Geographic location and techniques used to manipulate food are strong influential factors when we talk about flavours, preferences and gastronomic experiences.
Explore the potential of food.
Everyday this phrase repeats in my mind like a personal mantra, and makes me reflect on the reason why I can engage immediately with some flavours, while with others, it takes months to accept something which vergers between disgusting and delicious. This is the thrill and intrigue of my daily work.
One particular element holds the key to unlocking my favourite flavours. It is able to evoke the most vivid and intimate memories of my experiences with food. This element is fire.
A pure love for fire and a desire to control it is what led me to work professionally with food.
Fire and food are two symbiotic entities in my life. There are many fascinating aspects related to the interaction between food, fire and evolution of humans. Just like food, the fire is able to connect people, to make them gather closely by its flame. Similar to the smell of food, open fires are immensely diverse depending on which part of the world you may find yourself in. The burning materials are as different as are the ingredients.
Controlling fire intensity creates the possibility to apply a large range of gastronomic techniques; techniques from which flavour is born. Roasting, charring, drying, cooking under the ashes or underground, baking, fast boiling, simmering and cold and hot smoking are just few of the many ways we interact with fire. The intensity of the flame, its sounds and colours make fire extremely diverse and unique every single time we interact with it, transforming it into something magical and hypnotic.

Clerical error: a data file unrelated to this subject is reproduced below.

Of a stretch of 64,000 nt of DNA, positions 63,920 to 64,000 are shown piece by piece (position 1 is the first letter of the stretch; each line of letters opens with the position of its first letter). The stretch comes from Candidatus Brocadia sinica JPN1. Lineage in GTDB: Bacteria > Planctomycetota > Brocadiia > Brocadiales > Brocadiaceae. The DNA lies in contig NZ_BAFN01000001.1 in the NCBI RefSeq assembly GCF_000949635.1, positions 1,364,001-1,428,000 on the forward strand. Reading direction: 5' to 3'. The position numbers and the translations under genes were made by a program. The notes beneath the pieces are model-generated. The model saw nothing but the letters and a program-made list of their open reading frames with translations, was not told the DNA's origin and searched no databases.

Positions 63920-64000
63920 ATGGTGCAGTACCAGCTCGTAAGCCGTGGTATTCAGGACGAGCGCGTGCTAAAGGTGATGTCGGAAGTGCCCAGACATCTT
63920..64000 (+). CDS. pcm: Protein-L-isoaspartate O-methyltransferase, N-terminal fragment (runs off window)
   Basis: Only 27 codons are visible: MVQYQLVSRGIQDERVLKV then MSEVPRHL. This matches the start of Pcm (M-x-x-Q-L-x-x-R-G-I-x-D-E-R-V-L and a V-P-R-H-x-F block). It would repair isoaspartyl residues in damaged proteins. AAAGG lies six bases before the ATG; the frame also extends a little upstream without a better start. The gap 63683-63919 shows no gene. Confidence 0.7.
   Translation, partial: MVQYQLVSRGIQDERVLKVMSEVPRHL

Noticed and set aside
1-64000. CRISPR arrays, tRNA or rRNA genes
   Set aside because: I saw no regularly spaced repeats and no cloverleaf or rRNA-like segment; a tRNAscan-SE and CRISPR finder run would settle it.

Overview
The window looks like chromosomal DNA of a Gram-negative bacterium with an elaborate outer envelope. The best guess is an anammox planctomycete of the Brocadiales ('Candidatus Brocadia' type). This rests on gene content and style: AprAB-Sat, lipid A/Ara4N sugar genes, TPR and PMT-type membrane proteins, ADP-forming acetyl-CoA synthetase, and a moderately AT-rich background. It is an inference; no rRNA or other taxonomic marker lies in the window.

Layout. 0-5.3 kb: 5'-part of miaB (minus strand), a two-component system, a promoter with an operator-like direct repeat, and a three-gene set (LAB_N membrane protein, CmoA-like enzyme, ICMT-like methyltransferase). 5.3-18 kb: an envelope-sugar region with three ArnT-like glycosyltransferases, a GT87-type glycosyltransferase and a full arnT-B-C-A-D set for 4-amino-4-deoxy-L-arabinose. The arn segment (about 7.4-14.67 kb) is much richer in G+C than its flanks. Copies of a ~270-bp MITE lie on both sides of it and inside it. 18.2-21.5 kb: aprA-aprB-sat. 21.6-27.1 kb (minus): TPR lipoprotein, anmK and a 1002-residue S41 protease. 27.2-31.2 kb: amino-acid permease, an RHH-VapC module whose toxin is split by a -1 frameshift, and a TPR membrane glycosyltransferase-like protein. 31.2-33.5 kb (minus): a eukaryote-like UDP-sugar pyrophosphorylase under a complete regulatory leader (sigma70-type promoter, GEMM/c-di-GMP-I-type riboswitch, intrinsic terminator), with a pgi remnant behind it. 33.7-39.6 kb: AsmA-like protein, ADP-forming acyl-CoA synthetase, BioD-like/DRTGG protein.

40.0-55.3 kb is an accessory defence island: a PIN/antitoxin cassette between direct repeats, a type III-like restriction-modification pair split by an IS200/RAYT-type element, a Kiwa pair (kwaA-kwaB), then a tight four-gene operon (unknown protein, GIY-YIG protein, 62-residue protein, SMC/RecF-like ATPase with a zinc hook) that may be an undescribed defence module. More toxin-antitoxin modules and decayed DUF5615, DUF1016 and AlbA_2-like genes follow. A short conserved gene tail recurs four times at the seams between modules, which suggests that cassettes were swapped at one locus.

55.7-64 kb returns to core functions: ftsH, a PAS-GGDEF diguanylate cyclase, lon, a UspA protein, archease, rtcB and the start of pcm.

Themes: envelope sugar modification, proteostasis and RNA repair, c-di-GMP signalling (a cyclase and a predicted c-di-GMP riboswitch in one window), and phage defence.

The smell of smoke billowing out from a chimney of a wood-fired oven transports me back to a time almost 30 years ago.
It was late autumn, a cold, but sunny day in Sardinia. The oven was stoked with thin logs of oak ready for baking copious amounts of seasonal delicacies: potatoes and onion bread baked on top of chestnut leaves (pan’è chibudda), crispy pork skin bread (pane cun gherdas), few big round loaves of sour dough bread (Crivazzu), sweets with almonds, walnuts, and raisins (pabassinos), white stripes of semolina filled with thick reduced sweet grape must (tiliccas), and many others in the list.
Baking was a ceremony. My grandma collected green branches of trees and built a rudimental broom to remove the ashes and charcoal from the base of the oven. When everything was ready to bake, checking the temperature was a ritual – something very magical, as if the miracle of baking wasn’t mystical enough in itself.
“Put a piece of paper in the oven,” repeated my grandmother every time she used the wood-fired oven, “if it burns within the time it takes to say one prayer it means that the oven is ready for baking”.
I have a long list of favourite flavours connected to many stories related to gatherings around a fire, flavours which constantly change position on my personal scale of pleasure and guilt. It is challenging for me to refer to one in particular, as these flavours remind me of the unique experiences that have happened in my life.
Roberto Flore, Nordic Food Lab (Copenhagen, Denmark)